Italy / Sicily


Mikveh of Syracuse © Wikimedia Commons (Zde)

There is proof of a Jewish community in the Middle Ages in Sicily, particularly in the towns of Palermo, Messina, Taormina and Syracuse. This prosperous community was mainly in activities of commerce until their expulsion in 1492 by Ferdinand II. Only in 1989 will be unveiled one of the most beautiful treasure of the Jewish European heritage: Syracuse’s mikvah, this oldest known ritual bath of Europe up to this day.

The mikvah, long of 9 meters can be found under the foundations of the Alla Giudecca hotel, at the center of what was once the Jewish quarter of Syracuse. It was probably covered in stones and hidden to the world’s eyes by the Jews themselves when they were expelled in 1492, maybe in the hope to find it intact at their hypothetical return. The ritual bath dates from the sixth century, adapted from a Byzantin basin and was in use until the expulsion.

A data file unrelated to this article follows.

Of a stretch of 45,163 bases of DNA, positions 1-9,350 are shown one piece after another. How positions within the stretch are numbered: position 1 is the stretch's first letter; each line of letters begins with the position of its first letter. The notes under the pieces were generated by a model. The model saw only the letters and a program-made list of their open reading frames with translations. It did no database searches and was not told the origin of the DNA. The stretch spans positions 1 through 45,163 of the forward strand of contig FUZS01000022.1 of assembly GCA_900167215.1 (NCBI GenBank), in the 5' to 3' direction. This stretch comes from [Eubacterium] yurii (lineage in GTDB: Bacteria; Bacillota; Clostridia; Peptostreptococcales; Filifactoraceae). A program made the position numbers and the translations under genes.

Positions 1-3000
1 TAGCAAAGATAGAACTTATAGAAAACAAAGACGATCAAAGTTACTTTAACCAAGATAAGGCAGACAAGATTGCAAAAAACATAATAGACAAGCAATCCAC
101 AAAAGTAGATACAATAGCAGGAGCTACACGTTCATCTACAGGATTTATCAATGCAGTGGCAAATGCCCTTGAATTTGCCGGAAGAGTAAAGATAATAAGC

The visit of the mikvah starts in the hotel itself. You will have to go down 48 steps leading to a square room which vaulted roof is supported by four columns. The three ritual baths are surrounded by stone benches. Another two small rooms contain other baths, certainly used by more prosperous faithfuls.

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